- Audio CD (May 17, 1994)
- Original Release Date: 1975
- Number of Discs: 1
- Label: Atlantic
- ASIN: B000002IHF
- Average Customer Review: 4.1 out of 5 stars See all reviews (32 customer reviews)
- Amazon Best Sellers Rank: #62,250 in Music (See Top 100 in Music)
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Top Customer Reviews
[These albums are BEGINNINGS, by Steve Howe, FISH OUT OF WATER, by Chris Squire, i, by Patrick Moraz, RAMSHACKLED, by Alan White, and OLIAS OF SUNHILLOW, by Jon Anderson. (In all fairness, Moraz's i was not his first solo effort.)]
Steve's first album is really quite good, and it does hold up over time. There is an energy and brashness here that is rather stunning. One would have thought that Mr. Howe was the iconoclastic confounder of the Yes Stable. But he shows us here that he is a traditional songsmith.
However, his voice is appallingly bad, and his decision to sing is really a bad move (he was to repeat that move time and time again, never learning from his initial mistake). I had to give this excellent album 4 stars solely because it is marred by Steve's Larynx.
One could only imagine how perfect this album would have been had Jon sung on it - it would have almost become "The Lost Yes Album".
You will probably squirm in your seat the first several times you hear him reach the chorus of "Australia." And that won't be the only part that makes you question his ability to self-assess.
What's unique about this album is that Steve is so clearly making a sincere attempt to sing exactly what is in his head. On other albums, he keeps most of the lyrics more closely in his vocal range, so you only hear the odd tonal quality of his voice, not an actual inability to hit the pitches. But on this album, he clearly just doesn't care about his own limitations. He knows where he wants the melody to go, and come hell or high water, he's going to get his vocal cords to go there -- or at least to get in the neighborhood.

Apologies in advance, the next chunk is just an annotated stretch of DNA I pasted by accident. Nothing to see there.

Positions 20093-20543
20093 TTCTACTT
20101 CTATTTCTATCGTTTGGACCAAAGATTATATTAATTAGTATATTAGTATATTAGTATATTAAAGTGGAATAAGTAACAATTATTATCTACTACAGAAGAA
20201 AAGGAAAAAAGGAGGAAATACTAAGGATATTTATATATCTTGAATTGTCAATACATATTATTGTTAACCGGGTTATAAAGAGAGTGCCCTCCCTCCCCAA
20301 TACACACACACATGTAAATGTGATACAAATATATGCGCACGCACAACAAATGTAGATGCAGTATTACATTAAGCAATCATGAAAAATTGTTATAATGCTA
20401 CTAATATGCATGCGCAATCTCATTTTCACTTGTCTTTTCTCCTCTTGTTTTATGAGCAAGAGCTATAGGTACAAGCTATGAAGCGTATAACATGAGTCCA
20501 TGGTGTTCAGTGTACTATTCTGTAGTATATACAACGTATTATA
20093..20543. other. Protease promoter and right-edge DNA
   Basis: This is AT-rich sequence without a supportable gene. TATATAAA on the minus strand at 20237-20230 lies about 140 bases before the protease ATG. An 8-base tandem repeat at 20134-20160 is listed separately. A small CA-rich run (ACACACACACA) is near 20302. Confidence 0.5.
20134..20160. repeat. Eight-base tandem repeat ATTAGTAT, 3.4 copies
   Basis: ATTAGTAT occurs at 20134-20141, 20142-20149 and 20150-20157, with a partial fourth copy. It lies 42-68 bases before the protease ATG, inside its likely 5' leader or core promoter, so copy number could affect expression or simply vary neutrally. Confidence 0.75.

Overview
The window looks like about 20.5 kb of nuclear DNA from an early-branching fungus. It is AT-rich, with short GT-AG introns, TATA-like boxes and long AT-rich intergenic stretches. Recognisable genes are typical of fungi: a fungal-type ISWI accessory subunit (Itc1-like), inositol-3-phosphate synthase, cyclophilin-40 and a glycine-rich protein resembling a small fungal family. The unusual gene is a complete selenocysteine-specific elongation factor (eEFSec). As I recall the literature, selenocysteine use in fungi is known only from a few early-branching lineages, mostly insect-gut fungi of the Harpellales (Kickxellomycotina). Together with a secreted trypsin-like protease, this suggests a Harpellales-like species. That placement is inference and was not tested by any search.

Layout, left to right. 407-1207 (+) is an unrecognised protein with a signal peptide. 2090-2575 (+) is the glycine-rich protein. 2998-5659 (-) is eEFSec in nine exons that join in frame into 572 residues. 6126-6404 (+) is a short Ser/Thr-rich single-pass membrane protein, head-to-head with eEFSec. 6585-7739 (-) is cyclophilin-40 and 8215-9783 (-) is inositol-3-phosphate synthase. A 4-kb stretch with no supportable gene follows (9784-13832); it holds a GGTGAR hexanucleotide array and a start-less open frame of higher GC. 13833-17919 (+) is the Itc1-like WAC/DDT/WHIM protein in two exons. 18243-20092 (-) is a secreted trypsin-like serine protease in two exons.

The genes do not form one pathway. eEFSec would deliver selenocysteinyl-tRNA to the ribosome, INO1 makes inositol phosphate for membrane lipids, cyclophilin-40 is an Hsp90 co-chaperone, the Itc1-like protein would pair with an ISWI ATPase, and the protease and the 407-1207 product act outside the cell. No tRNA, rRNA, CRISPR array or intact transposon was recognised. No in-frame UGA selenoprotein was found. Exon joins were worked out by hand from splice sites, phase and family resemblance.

The result is a very honest, sometimes raw, and always impassioned set of performances. And to make matters easier for the listener, a great deal of the vocals are layered, so that the harmonies blend out many of the imperfections that are more obvious in the solo lines.
Beyond this, the songs are simply terrific. "The Nature of the Sea" is captivating from its first bar -- and I'll guarantee that even if you didn't know the title, you'd hear the ocean in the instrumentation. The horns on "The Lost Symphony" are fabulous; the orchestra on "Beginnings" mops the floor with anything on "Magnification"; and "Ram" makes you wish for more songs with a washboard in them.
Yes albums tend to be awash in mysticism and metaphor; this album has a beautiful real-world foundation to it. It is music of this Earth -- vast in variation, full of struggles, and, yes, not without its flaws.Read more ›
Most Recent Customer Reviews
Everyone trashes Steve's singing but it honestly isn't that bad at all. Just for a point of reference I just heard this for the first time today, and have listed to Fish Out of... Read morePublished 6 months ago by Amazon Customer
The Quintesential proggresive guitarist a few curves to this one but great fun to listen to!Published 17 months ago by Mark Petersen
Steve Howe is one of the best musicians that ever picked up an axe. He always entertains and is always worth many listens...Published 17 months ago by harry furness
Over the years I have been having a hard time finding this recording. I had it one, in the day, on vinyl, but that one is long gone. Good tunes and great sound.Published 21 months ago by scott Strait
The best guitarist in music history of the last 100 years!!!!!!!Published on August 1, 2014 by Dare rogers
When this record caame out,Yes's Relayer album was still ringing in my ears so it was a little strange to hear Steve doing mostly song based rock. Read morePublished on June 21, 2013 by Phillip
For years i have heard YES fans fault this album for his singing. Look, his vocal style comes from a folk music
tradition, maybe even influenced more by American folk music... Read more
At first I thought this was a far cry from Jon Anderson's debut, but it's actually almost as good. The songwriting improves the more you're exposed to it. Read morePublished on May 29, 2012 by Bryan